DBQ: The Progressive Era

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DBQ The Progressive Era, 1900-1920, can be defined as a reform movement aimed toward urban and social change through improvements in the nation. This era stemmed from American industrialization and a population growth. Also, the Progressive Era emerged from past movements such as abolitionism, women’ rights, temperance, and the regulation of big businesses. Some of the main goals of the progressives included breaking trusts, ending political reform, bettering living conditions, and establishing voting reforms as well as banking reforms. The Progressive Era was not unique and was simply built from the efforts of the Gilded Age reformers since many of the issues dealt with corrupt businesses; nevertheless, the efforts of the federal government …show more content…
For example, as the Washington Post Cartoon illustrates, Teddy Roosevelt, the president of the United States, could destroy bad trusts and detain the good ones [Doc A]. The Washington Post Cartoon is directed toward an audience of businesses, informing them that the role of the federal government is to regulate organizations and that the government should be more powerful. However, it is only the bad trusts that are creating problems, while the good trusts are imposing no threat to the people. In response to the increasing power of businesses, President Theodore Roosevelt implemented a new domestic policy, known as the ‘Square Deal’. Through this policy, Roosevelt advocated control over consumer protection, corporations, and the conservation of natural resources. Roosevelt became known as a trust-buster, but nevertheless, he was more concerned with increasing the power of the presidency rather than tearing down monopolies. Roosevelt later continued to weaken the power of businesses with the Anthracite Coal Strike. This represented the first time in history where the government decided to side with the labor force, threatening to seize and operate corporations. Also, the Committee of Commerce developed, which settled disputes between labor and helped to break up monopolies. After his loss in the Election of 1912, Roosevelt announced a ‘New …show more content…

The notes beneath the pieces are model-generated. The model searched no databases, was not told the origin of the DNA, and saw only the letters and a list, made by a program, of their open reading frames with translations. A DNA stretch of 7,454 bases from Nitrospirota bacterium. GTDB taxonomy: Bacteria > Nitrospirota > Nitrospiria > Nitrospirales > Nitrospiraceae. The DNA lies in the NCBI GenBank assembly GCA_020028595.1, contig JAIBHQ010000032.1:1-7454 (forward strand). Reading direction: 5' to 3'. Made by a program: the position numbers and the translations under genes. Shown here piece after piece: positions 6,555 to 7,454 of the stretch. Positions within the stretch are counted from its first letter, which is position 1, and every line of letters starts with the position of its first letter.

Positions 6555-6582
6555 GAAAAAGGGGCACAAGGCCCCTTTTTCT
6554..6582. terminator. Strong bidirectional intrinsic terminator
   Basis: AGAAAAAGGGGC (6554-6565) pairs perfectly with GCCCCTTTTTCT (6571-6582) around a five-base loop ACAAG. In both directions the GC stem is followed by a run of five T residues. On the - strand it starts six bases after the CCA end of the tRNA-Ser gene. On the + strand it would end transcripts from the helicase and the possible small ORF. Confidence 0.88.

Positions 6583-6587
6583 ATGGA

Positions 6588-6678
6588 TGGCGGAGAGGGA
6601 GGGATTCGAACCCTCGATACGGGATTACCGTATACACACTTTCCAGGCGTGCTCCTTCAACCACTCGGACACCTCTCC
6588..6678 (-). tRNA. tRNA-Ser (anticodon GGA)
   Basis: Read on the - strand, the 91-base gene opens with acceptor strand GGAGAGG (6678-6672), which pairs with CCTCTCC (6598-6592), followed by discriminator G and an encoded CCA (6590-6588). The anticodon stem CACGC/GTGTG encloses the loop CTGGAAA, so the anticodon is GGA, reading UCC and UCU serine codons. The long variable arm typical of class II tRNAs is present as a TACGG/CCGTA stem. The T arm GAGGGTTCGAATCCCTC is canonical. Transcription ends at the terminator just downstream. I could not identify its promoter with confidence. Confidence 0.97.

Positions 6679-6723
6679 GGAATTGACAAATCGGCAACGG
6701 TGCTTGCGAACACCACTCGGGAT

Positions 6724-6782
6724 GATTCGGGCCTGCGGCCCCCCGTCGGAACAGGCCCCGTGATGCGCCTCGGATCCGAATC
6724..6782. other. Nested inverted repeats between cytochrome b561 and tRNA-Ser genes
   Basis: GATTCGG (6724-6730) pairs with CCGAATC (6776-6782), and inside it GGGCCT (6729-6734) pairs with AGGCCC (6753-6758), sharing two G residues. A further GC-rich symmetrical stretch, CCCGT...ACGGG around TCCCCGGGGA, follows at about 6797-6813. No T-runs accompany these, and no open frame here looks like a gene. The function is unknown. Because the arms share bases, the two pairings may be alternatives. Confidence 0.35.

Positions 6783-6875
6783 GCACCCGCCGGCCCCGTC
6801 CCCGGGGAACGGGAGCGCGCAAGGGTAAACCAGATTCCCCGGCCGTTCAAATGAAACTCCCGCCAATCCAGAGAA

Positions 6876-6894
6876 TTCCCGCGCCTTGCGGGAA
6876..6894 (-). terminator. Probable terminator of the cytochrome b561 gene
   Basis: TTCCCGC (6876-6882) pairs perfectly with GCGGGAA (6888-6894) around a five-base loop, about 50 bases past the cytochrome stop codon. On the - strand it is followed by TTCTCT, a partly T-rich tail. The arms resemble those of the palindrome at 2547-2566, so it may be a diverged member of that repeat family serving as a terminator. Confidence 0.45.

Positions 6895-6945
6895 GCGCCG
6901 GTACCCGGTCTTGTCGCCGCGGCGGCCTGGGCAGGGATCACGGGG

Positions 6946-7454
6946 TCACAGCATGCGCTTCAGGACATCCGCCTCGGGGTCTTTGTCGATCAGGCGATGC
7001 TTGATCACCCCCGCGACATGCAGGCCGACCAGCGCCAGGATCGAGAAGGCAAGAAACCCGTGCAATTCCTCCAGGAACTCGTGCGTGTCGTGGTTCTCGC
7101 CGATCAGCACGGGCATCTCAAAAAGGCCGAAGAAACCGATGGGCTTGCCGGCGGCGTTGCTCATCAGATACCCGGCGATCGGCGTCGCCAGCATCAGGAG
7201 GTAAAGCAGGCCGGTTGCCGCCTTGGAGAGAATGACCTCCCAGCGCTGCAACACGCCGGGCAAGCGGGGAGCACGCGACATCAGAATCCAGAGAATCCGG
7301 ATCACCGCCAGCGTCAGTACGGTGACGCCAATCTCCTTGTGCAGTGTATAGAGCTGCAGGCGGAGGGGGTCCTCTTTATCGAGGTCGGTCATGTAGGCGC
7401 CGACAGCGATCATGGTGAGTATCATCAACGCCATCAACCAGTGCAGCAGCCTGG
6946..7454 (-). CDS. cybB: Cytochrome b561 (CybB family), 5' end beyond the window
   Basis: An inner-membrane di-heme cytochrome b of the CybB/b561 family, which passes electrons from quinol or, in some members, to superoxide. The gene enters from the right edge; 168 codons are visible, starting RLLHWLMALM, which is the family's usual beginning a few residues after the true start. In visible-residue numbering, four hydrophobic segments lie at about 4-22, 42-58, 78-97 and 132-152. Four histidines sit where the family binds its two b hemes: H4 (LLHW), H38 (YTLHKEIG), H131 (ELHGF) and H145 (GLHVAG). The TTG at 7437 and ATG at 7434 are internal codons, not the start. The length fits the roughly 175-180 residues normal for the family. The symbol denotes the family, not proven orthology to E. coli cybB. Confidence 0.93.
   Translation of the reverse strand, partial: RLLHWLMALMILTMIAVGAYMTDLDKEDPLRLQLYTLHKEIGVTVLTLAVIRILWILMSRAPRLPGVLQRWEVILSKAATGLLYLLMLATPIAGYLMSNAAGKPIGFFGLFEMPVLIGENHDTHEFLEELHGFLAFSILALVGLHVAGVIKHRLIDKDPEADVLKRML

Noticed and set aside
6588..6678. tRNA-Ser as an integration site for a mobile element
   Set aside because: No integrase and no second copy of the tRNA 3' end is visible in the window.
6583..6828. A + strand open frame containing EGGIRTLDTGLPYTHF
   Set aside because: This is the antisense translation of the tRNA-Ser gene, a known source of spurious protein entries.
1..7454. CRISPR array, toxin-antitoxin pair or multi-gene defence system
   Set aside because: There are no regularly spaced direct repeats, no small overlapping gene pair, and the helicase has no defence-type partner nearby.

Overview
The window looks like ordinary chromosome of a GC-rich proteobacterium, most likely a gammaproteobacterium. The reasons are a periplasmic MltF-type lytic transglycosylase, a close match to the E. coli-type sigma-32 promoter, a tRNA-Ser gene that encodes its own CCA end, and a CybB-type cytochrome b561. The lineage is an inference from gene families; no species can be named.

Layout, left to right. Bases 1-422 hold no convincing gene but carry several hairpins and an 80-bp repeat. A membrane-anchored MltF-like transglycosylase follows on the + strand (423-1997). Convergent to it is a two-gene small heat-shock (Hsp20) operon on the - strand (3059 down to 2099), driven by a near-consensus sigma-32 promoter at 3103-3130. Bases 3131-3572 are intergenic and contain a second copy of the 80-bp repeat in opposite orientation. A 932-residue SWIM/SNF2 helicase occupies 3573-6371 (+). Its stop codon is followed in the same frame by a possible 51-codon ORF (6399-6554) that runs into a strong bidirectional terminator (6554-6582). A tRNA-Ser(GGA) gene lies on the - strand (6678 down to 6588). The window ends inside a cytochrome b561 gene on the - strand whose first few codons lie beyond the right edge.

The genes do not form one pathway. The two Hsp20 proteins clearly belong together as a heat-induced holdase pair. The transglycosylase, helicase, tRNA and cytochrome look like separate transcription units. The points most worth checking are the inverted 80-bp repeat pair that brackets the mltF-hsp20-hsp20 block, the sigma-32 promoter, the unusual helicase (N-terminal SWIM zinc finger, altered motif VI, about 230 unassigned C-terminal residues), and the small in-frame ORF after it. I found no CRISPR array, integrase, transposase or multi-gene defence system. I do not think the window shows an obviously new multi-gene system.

For instance, as Neill-Reynolds’ Report illustrates, conditions in the meat-packing industry were awful and some workers were sick with tuberculosis [Doc B]. Neill-Reynolds’ report was directed toward an audience of big businesses and the government, informing them of the poor working conditions, poor design of buildings, and few effective regulations in the meat-packing industry. Progressive reformer Jacob Riis also illustrated to the public the horror of peoples’ living conditions in his How the Other Half Lives. Muckrakers, reform-favored investigative journalists, would also produce works to gain the attention of higher authorities to illustrate the horrors the working class faced. Upton Sinclair was a muckraker, known for his creation of The Jungle, which was an exposé that highlighted the repulsions of the meatpacking industries. This greatly influenced President Roosevelt who in response drafted the Meat Inspection Act and Pure Food & Drug Act to improve conditions. Other muckrakers who provided influence included Lincoln Steffens, who wrote The Shame of Cities which outlined the corrupt alliances between big businesses and local governments, Ida Tarbell and her exposé on the Standard Oil Company, and Frank Norris and his The Octopus and The Pit which highlighted the corrupt railroad companies. Henry Demarest Lloyd also criticized the Standard Oil Company

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